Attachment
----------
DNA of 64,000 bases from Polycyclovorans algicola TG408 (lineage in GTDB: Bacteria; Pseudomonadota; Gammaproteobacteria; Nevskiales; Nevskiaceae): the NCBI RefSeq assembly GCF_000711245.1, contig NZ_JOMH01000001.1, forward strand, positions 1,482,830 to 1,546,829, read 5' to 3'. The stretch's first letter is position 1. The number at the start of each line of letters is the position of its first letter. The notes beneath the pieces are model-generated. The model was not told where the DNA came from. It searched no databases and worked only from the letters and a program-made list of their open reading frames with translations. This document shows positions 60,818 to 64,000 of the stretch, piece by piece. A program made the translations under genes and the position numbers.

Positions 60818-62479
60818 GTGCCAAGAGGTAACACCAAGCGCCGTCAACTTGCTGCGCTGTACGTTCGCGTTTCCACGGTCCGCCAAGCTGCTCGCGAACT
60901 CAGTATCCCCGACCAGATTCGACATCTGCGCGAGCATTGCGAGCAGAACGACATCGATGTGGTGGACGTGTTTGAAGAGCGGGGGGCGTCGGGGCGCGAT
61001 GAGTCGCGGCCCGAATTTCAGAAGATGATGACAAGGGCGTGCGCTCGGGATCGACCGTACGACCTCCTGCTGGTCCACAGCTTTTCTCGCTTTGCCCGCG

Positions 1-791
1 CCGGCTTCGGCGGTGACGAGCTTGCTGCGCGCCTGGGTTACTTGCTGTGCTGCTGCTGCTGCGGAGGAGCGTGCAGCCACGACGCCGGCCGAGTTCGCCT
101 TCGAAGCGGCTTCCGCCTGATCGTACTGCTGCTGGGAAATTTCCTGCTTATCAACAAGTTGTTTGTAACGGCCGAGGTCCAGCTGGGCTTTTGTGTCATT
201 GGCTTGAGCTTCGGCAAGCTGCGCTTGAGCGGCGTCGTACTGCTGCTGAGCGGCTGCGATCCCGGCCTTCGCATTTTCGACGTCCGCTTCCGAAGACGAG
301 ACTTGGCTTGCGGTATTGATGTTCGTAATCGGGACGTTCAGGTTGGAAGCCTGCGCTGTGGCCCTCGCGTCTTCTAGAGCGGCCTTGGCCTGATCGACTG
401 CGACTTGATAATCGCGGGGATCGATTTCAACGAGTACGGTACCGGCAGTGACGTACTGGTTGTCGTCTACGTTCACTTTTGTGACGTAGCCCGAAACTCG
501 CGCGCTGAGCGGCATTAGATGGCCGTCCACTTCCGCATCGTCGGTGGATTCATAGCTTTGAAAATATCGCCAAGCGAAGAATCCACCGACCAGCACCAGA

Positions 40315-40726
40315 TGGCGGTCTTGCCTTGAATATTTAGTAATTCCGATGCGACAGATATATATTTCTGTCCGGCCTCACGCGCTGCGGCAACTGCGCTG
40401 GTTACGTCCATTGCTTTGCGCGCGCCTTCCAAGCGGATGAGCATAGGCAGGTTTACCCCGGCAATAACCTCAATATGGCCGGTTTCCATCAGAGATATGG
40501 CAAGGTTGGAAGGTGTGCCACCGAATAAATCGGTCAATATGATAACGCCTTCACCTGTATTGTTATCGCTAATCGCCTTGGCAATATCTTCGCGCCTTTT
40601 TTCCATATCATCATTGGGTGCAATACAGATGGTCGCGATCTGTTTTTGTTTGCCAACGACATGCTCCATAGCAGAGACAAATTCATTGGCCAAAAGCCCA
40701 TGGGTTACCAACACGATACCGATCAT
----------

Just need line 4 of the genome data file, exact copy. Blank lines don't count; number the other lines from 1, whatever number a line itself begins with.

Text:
60901 CAGTATCCCCGACCAGATTCGACATCTGCGCGAGCATTGCGAGCAGAACGACATCGATGTGGTGGACGTGTTTGAAGAGCGGGGGGCGTCGGGGCGCGAT